The Grand Staircase-Escalante National Monument currently encompasses just over 1 million acres, and being so remote, was one of the last areas in this country to be officially mapped by the U.S. government.
Although it was not until the 1800 that Europeans discovered this area, indigenous people have lived here since 500 AD. Traveling through this area, what we felt the most was a sense of history… prehistoric history. You can almost feel the presence of ancient peoples.
Our camp in Kodachrome Basin State Park was actually located in the Grand Staircase-Escalante National Monument, so we spent 4 days surrounded by this beauty. We spent our first 2 days in Bryce Canyon NP. On our 3rd day, Kristin and I went hiking in Red Canyon.
Part of our hike in Red Canyon, included a guided interpretive trail. I love hiking while learning interesting facts about the area around you. Did you know that the bark of ponderosa pine trees smell like butterscotch??? We learned that on this hike and next time you see one, smell the bark, they really do smell like butterscotch!
We finally took a “day off” on our 4th day, when Kristin, Ginny and I spent the day at the local coffee shop and then went shopping for mementos (I bought this really cool piece of polished petrified wood and Ginny and Kristin surprised me with a handful of beautiful, colorful polished stones, which they know I love!).
It was then time to head to our next campsite in Green River Utah. We talked with the locals at the coffee shop (as well as the Grand Staircase visitor’s center) and they recommended that we take Hwy 12 to our next destination, which is a designated National Scenic Byway – All American Road.
It is 124 miles of unbelievable beauty. Along the way we stopped at the Anasazi State Park-Museum. The museum was wonderful, but what really hit the spot, especially after 4 days of camp food, was the much welcomed food truck we found in the parking lot.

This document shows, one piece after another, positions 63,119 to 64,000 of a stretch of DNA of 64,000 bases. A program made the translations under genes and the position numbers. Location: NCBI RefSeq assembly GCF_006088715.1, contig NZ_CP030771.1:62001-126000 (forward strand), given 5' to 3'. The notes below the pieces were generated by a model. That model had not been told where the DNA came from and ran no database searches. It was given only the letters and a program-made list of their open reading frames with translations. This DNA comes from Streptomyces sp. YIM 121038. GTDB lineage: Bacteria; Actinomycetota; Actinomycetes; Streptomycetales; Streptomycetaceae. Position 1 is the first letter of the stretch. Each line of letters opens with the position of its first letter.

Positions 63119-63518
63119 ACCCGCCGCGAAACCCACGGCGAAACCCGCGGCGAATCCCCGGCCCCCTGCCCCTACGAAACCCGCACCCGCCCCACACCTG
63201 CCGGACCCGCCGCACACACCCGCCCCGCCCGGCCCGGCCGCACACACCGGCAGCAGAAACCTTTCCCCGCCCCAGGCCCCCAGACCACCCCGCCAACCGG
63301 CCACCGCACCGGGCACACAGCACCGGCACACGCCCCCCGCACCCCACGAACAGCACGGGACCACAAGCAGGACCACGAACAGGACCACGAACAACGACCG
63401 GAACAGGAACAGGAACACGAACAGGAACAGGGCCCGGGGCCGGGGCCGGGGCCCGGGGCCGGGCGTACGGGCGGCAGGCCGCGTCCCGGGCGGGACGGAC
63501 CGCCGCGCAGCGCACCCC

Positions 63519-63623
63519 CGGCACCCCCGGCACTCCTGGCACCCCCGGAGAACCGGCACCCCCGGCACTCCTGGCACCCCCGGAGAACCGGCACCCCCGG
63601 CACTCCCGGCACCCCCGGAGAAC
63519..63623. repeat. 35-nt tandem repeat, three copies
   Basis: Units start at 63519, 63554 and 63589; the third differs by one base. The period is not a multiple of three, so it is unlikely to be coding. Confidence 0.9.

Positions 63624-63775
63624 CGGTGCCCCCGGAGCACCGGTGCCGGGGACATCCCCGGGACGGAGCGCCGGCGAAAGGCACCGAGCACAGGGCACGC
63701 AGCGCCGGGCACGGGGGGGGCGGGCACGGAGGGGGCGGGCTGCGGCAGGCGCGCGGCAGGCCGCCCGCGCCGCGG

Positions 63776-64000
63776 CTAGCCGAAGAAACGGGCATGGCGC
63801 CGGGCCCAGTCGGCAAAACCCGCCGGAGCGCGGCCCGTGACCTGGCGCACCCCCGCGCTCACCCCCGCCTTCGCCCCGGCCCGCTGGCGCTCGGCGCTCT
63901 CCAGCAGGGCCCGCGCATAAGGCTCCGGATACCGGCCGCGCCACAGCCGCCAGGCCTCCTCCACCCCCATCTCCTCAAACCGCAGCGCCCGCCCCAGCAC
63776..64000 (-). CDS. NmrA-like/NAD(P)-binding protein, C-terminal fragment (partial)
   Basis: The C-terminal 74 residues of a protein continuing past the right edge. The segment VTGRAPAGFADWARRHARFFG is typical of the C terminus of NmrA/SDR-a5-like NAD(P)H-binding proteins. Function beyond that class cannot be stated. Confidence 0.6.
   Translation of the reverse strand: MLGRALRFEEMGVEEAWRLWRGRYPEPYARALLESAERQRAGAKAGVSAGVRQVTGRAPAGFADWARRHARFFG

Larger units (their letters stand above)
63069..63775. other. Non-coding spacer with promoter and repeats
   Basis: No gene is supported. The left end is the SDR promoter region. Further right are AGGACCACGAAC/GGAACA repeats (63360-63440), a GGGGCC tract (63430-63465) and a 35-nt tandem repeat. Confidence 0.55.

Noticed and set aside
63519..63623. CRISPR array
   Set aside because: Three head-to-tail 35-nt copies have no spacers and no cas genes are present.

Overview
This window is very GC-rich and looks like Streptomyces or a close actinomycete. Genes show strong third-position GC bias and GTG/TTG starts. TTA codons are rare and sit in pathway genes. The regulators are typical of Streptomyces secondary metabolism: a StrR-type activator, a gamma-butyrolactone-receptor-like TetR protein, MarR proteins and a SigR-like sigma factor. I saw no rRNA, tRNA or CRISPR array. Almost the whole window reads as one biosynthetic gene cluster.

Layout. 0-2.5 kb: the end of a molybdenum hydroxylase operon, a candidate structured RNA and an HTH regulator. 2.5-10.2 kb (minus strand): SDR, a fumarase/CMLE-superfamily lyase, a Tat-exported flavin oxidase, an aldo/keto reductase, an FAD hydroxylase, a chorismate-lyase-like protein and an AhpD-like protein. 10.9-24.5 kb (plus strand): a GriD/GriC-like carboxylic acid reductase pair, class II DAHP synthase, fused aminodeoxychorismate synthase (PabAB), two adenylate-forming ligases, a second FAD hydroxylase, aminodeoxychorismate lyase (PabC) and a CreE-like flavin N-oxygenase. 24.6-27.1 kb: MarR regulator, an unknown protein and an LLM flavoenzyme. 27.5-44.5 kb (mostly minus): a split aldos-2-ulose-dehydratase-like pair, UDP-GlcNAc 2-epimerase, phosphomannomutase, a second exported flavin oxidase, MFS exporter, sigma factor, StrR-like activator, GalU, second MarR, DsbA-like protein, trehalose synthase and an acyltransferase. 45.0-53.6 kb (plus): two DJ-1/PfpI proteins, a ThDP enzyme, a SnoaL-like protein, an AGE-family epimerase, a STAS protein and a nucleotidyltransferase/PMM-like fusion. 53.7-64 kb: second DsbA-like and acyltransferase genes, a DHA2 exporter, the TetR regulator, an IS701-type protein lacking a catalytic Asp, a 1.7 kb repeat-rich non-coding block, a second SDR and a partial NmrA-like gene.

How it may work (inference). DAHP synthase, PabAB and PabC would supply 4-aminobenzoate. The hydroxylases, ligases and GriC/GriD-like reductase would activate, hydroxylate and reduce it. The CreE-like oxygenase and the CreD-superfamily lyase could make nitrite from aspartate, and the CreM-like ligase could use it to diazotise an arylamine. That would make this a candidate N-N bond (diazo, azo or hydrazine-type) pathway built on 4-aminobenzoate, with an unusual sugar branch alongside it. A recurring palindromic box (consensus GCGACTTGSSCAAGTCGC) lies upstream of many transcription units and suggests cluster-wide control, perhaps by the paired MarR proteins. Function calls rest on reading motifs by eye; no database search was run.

We had really great food and enjoyed the live music under the much needed shade.
We continued on HWY 12 out of the city of Boulder and over Boulder Mountain.
After the amazing red rock of the last few days, the golden aspens and green pines of the high elevation were beautiful and a nice change of pace.
What I learned about the park:
I didn’t really have any preconceived expectations about this area. The biggest impact and feeling I took away is just the enormity of this national monument and a gratefulness for the conservation of this area. It is too precious to lose this beauty and history.
Grand Staircase-Escalante National Monument is named both for the Escalante River that runs through this area and the series of topographic benches and cliffs that step progressively up in elevation from south to north.
The bottom of the staircase ends at the highest bench of the Grand Canyon in Arizona.
What I learned about myself:
I am grateful to be able to see these beautiful places and spend time really immersed in them like only camping can do. I am most grateful to be enjoying these adventures with great friends, and am very lucky that Kristin is still willing and able to do these camping trips. Thank you Kristin!!! And thanks to Ginny and John for the great company and great time we spent together!
Living in the West helps make these trips a reality for me. It makes these road trips to the parks and other beautiful places in the West much easier and more impactful because I’m driving through the area, not just “arriving” here. For me it deepens the experience.
I am glad to be taking advantage of my time here by visiting these beautiful places. Having said that, even with being surrounded by the amazing beauty of the Grand Staircase-Escalante National Monument, simply sitting with my women friends having coffee in the beautiful Utah sunshine was one of the best parts of this trip.
Some thoughts for you:
Enjoy the people around you!
Remember — Get out there!!!
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